Oates is the Roger S. Berlind Distinguished Professor of the Humanities at Princeton University, and since 1978, a member of the American Academy of Arts and Letters.

Ms. Oates’ will deliver the Gould Center for Humanistic Studies' 2019 Quinones Lecture.

Photo credit: Dustin Cohen

This event is full. If you would like to be put on a waiting list, please contact the Athenaeum.
Tuesday, February 26, 2019 - Lunch Program
Love, Death, Infidelity, Friendship, Aging, Greed, and the Workings of Fate
Henri Cole
Henri Cole, the Josephine Olp Weeks Professor of Literature at Claremont McKenna College, will read from his poetic works.

Henri Cole, professor of literature at Claremont McKenna College, was born in Fukuoka, Japan. He has published nine collections of poetry, including MIDDLE EARTH, which was a finalist for the Pulitzer Prize in Poetry. He has received many awards for his work, including the Jackson Prize, the Kingsley Tufts Award, the Rome Prize, the Berlin Prize, the Lenore Marshall Award, and the Medal in Poetry from the American Academy of Arts and Letters. Cole was inducted into the American Academy of Arts and Letters in May 2017. Cole's most recent collection is NOTHING TO DECLARE, and a memoir, ORPHIC PARIS, was published by New York Review Books last spring.  

Professor Cole's Athenaeum presentation and reading celebrates his installation as Josephine Olp Weeks Professor of Literature at CMC.

Meal reservations now open to everyone in the Claremont Colleges
Tuesday, February 26, 2019 - Evening Program
The Volume of Small Voices: How Consumers Forced Agriculture to Change Antibiotic Use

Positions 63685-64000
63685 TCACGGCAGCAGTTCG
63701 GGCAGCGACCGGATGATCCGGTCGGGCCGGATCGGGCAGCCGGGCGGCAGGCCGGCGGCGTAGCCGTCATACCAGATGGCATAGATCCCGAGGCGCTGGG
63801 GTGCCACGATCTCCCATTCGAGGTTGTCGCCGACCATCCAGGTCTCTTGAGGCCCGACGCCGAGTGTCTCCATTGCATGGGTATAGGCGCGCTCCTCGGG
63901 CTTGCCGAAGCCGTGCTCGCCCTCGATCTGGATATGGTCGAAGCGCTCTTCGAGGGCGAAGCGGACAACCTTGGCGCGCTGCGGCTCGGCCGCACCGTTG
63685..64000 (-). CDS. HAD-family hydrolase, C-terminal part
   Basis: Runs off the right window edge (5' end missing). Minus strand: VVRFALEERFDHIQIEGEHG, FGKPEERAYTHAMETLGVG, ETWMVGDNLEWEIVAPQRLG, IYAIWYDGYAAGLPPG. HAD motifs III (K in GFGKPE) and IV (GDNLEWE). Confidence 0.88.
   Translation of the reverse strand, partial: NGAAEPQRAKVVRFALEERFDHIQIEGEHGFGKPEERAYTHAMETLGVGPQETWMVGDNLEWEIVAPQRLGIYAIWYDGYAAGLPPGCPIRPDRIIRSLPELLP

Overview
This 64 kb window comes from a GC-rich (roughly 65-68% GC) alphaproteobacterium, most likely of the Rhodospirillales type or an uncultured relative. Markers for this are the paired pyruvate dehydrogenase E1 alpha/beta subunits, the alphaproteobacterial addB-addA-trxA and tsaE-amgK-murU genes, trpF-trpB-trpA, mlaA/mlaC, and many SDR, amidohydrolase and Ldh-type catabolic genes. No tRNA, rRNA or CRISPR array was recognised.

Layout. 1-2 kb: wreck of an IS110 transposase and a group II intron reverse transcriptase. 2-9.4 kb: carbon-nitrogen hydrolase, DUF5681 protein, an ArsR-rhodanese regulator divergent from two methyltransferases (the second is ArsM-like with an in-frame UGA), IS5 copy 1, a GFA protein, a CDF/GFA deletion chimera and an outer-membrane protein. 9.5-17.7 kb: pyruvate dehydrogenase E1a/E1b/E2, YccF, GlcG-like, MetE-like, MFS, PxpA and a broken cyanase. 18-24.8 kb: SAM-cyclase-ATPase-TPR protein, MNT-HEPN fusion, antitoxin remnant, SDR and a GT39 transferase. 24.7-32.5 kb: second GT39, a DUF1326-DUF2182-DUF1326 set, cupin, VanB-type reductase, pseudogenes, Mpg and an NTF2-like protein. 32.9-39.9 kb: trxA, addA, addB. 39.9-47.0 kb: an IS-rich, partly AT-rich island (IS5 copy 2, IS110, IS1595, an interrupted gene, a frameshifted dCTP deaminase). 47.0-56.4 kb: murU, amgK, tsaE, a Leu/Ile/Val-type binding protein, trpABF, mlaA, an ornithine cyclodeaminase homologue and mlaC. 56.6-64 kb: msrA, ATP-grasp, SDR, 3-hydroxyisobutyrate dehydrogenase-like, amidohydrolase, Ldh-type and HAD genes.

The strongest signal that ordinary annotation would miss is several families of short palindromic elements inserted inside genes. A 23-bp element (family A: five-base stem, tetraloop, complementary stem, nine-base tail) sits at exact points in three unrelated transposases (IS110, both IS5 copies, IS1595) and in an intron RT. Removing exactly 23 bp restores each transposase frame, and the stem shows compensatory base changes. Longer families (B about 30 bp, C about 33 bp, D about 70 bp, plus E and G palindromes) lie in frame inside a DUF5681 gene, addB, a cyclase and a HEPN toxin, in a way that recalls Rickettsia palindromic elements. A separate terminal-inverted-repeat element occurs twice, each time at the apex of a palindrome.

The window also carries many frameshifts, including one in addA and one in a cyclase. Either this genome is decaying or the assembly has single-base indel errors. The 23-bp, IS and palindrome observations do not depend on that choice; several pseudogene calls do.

Maryn McKenna
In the early 1950s, farmers began adding small doses of antibiotics to the diets of livestock. The drugs caused animals to put on weight more quickly and protected them against diseases, laying the foundation for modern intensive meat production. But they also fostered the emergence of drug-resistant bacteria that has become a profound human health threat. Maryn McKenna, independent journalist specializing in public health, global health, and food policy, will recount how reversing that mistake not only took decades of research and policy maneuvering, but the power of consumer coalitions to force the meat industry to change its practices.

Maryn McKenna is an independent journalist and author who specializes in public health, global health and food policy. She is a Senior Fellow at the Schuster Institute for Investigative Journalism at Brandeis University and the author of the 2017 bestseller “Big Chicken: The Incredible Story of How Antibiotics Created Modern Agriculture and Changed the Way the World Eats” (National Geographic Books, Sept. 2017), which received the 2018 Science in Society Award, making her a two-time winner of that accolade.  Big Chicken was named a Best Book of 2017 by Amazon, Science News, Smithsonian Magazine, Civil Eats, the Atlanta Journal-Constitution and the Toronto Globe and Mail; an Essential Science Read by WIRED; and a 2018 Book All Georgians Should Read. Her 2015 TED Talk, "What do we do when antibiotics don't work anymore?", has been viewed more than 1.6 million times and translated into 33 languages.

McKenna has reported from epidemics and disasters, and farms and food production sites, on most of the continents, including a field hospital in New Orleans during Hurricane Katrina, a Thai village erased by the Indian Ocean tsunami, a bird-testing unit on the front lines of West Nile virus, an Arctic graveyard of the victims of the 1918 flu, an AIDS treatment center in Yunnan, a polio-eradication team in India, breweries in France, a “Matrix for chickens” in the Netherlands, and Midwestern farms devastated by the 2015 epidemic of avian flu.